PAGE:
NEW YORK — Coco Gauff has been on such a fast track to the top of women’s tennis that it’s often taken for granted how much she’s accomplished at the age of 19.
In this sport, winning WTA titles and reaching the top-10 is important. But winning Grand Slams is everything.
And on Saturday, Gauff will have a chance to forever end the questions about when she’s going to break that threshold.
Gauff, the No. 6 seed, reached her first US Open final after beating No. 10 Karolina Muchova of the Czech Republic on Thursday night, 6-4, 7-5, and will await the winner of the second semifinal between No. 2 seed Aryna Sabalenka and No. 17 Madison Keys.
Gauff not only had to overcome a difficult opponent Thursday, she had to survive a potential momentum-killing delay early in the second set that stretched for approximately 50 minutes when three environmental protestors began yelling from the upper deck. Though police were able to quickly remove two of them, one had glued his feet to the floor, necessitating an entire team of security to handle the disturbance.
Fortunately, neither player seemed too bothered by the delay as both seemed to settle back into the match immediately.
Though Gauff reached the French Open final last year, there was a sense throughout 2023 that her game had plateaued. After a decisive quarterfinal loss in Paris to eventual champion Iga Swiatek and then a first-round exit at Wimbledon to Sofia Kenin, Gauff overhauled her coaching team by hiring former ATP pro Pere Riba and Brad Gilbert, the ESPN commentator who coached Andre Agassi and Andy Roddick to Grand Slam titles.
With a new team in place to start the North American hard court season, Gauff called it a rebuilding phase. But immediately she began the best run of her career, winning the Washington event and then adding the title in Cincinnati two weeks later, beating Swiatek for the first time in eight tries.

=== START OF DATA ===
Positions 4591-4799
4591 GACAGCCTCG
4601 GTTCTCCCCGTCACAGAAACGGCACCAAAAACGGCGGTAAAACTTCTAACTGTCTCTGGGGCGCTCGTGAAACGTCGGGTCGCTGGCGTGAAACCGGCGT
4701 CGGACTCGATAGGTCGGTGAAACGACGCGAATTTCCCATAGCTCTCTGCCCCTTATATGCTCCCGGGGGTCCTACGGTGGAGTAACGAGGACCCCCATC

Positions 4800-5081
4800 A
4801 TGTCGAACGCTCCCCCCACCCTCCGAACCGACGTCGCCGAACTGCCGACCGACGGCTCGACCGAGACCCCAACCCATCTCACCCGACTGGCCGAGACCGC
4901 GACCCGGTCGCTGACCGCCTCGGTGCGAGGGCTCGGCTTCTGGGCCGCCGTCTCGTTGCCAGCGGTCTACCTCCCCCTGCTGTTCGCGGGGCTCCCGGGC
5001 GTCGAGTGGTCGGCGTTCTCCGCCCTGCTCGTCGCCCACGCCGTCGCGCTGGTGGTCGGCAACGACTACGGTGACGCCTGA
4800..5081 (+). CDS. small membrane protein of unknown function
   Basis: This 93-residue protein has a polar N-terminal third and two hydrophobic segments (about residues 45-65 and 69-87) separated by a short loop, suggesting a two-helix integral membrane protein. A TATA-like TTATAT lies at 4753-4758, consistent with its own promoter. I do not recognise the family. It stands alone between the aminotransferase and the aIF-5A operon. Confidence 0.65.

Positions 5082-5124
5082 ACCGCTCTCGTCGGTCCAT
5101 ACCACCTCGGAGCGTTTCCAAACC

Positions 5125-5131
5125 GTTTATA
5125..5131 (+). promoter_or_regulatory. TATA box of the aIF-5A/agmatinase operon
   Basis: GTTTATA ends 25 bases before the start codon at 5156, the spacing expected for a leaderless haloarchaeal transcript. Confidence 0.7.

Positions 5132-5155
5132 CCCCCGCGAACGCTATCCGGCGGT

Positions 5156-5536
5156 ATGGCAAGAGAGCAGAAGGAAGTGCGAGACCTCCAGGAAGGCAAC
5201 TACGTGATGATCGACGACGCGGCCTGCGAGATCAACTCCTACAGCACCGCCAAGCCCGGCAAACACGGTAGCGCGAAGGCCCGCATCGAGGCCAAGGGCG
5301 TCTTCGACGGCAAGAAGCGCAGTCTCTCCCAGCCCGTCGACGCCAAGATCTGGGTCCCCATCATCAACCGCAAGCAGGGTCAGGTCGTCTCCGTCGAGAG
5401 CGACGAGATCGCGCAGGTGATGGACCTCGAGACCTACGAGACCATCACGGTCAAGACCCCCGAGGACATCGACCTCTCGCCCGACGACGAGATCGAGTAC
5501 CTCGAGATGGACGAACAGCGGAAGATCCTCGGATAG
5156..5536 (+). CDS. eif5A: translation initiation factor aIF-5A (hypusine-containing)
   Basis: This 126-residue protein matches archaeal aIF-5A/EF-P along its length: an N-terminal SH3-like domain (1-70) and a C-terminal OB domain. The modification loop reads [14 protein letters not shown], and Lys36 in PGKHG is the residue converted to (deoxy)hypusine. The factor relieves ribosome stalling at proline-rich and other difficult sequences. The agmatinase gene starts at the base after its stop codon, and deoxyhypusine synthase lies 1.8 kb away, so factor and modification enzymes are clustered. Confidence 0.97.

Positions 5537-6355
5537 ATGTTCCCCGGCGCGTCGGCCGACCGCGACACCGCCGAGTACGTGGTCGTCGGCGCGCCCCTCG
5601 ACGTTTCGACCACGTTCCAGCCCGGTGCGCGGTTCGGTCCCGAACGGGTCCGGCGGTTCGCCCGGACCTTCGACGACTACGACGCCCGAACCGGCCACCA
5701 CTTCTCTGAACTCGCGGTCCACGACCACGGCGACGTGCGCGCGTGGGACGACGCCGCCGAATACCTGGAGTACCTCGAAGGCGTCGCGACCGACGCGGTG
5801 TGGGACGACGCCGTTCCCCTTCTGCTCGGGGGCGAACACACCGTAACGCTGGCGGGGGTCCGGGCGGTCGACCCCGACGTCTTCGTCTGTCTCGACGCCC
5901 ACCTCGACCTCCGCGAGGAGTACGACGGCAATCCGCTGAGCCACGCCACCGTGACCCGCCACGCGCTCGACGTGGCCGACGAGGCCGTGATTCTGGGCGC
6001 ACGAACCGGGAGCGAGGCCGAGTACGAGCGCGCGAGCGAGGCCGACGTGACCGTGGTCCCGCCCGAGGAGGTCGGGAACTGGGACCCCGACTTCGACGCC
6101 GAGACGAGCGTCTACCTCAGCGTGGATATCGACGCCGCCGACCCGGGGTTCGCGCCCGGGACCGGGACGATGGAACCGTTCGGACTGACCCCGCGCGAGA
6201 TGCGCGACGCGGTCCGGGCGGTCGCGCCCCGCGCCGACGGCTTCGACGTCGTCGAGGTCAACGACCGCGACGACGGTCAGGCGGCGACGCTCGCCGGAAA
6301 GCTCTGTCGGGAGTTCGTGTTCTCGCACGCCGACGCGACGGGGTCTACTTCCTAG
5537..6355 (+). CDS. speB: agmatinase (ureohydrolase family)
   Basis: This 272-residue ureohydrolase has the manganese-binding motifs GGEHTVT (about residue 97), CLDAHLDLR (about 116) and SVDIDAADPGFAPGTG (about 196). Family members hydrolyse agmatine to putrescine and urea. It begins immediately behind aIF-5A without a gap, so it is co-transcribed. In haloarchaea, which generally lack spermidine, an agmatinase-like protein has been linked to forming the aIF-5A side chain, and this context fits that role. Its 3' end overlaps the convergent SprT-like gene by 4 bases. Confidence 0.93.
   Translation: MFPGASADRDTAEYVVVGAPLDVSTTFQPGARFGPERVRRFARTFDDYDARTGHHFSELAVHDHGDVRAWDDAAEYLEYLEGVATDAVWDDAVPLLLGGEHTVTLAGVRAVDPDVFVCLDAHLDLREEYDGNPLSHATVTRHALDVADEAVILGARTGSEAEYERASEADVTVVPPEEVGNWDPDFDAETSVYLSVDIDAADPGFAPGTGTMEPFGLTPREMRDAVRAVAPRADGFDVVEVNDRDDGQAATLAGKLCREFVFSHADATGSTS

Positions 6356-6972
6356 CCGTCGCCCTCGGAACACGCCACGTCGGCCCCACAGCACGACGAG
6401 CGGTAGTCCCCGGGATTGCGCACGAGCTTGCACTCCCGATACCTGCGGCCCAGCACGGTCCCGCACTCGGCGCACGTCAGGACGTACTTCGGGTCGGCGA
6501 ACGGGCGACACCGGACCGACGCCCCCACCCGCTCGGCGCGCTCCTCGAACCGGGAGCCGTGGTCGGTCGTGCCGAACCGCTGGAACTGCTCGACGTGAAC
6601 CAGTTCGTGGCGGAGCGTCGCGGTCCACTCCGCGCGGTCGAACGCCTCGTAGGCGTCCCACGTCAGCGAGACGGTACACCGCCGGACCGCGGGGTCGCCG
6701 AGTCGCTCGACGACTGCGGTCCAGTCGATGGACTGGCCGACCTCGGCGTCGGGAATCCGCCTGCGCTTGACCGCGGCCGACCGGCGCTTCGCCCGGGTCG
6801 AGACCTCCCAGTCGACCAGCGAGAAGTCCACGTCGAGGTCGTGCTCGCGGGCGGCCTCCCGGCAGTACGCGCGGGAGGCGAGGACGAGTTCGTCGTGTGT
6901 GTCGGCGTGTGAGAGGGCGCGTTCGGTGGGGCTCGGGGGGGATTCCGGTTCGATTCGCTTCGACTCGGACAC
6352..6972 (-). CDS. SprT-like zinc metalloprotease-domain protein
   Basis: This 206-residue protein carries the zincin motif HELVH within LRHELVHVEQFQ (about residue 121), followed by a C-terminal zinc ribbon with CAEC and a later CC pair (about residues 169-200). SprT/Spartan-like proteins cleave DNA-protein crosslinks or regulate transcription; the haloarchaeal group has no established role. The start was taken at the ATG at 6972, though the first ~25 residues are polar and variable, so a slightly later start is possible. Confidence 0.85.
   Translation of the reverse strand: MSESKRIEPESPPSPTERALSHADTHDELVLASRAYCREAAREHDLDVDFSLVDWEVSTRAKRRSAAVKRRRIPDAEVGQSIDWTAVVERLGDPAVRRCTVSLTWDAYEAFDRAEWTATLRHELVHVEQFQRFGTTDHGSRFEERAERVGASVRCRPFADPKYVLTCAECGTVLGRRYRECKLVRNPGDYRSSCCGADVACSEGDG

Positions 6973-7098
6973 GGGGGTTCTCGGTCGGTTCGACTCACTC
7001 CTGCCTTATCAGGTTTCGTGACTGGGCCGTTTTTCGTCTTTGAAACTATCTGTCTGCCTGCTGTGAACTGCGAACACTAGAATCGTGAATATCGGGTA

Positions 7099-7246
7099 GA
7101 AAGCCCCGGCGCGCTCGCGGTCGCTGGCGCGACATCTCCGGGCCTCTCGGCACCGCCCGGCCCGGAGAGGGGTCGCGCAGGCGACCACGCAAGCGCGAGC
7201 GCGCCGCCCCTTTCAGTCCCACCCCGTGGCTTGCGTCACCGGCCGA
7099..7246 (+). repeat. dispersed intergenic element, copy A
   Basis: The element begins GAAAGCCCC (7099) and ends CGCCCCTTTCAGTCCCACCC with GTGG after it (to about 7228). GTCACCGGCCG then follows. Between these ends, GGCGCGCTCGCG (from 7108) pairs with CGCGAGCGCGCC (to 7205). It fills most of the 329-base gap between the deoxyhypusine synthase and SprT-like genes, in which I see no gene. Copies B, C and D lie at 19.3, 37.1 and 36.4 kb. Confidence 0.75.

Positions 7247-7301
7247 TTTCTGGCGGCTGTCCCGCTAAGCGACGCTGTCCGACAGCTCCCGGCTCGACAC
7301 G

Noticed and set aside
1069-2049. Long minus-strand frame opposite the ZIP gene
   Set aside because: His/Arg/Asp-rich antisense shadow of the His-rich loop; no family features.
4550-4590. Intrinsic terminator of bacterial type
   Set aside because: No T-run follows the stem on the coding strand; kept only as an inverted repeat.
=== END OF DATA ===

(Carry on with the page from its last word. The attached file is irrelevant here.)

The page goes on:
When the US Open draw came out, it appeared Gauff was headed for yet another Swiatek showdown in the quarterfinals. But when Jelena Ostapenko upset Swiatek in the fourth round, a huge obstacle in Gauff’s path was cleared. She now enters the final having won 17 of her last 18 matches.
The match against Muchova, whom she beat in the Cincinnati final, showed some of the maturity that Gauff has gained since the coaching change.
Starting the match with a series of high, looping ground strokes that targeted Muchova’s backhand and helped negate the effectiveness of her slice, Gauff seemed to possess both calm and clarity about her gameplay.
Muchova, who lost in the French Open final earlier this year, played with tape on her right forearm in the quarterfinals and showed up Thursday wearing a black arm sleeve to cover it. But whatever soreness she was feeling in the arm paled in comparison to the nerves she seemed to be fighting early in the match.
While Gauff played steadily, Muchova struggled to execute in their baseline exchanges and found no more luck when she approached the net. Though Muchova’s game picked up a bit after falling behind 5-1, Gauff was steady enough to finish off the first set as Muchova added three more unforced errors to finish with 17 against just three winners.
Muchova played more characteristically in the second set and used the variety in her shots to ask Gauff more questions than she faced in the first. But Muchova unraveled while serving at 3-4, and for a moment it appeared like that would be decisive. After missing a routine overhead smash at 15-15 and then double faulting at 40-30, Muchova handed Gauff a chance to break — which she did when Muchova buried a backhand into the net.
Though Gauff couldn’t convert on her first attempt to finish as Muchova fought off a match point and eventually broke serve, it only delayed the outcome — which seemed to be the theme of the night. Serving at 5-6, Muchova began the game with a double fault and had to fight off four more match points to stay alive. But Gauff was able to win the lengthiest exchange of the match with a running forehand winner to give herself one more shot to finish things off.
She took it this time, forcing a miss from Muchova and raised her fist in the air to celebrate her first Slam final on home soil.
This article originally appeared on USA TODAY: Coco Gauff defeats Karolina Muchova after delay, reaches US Open final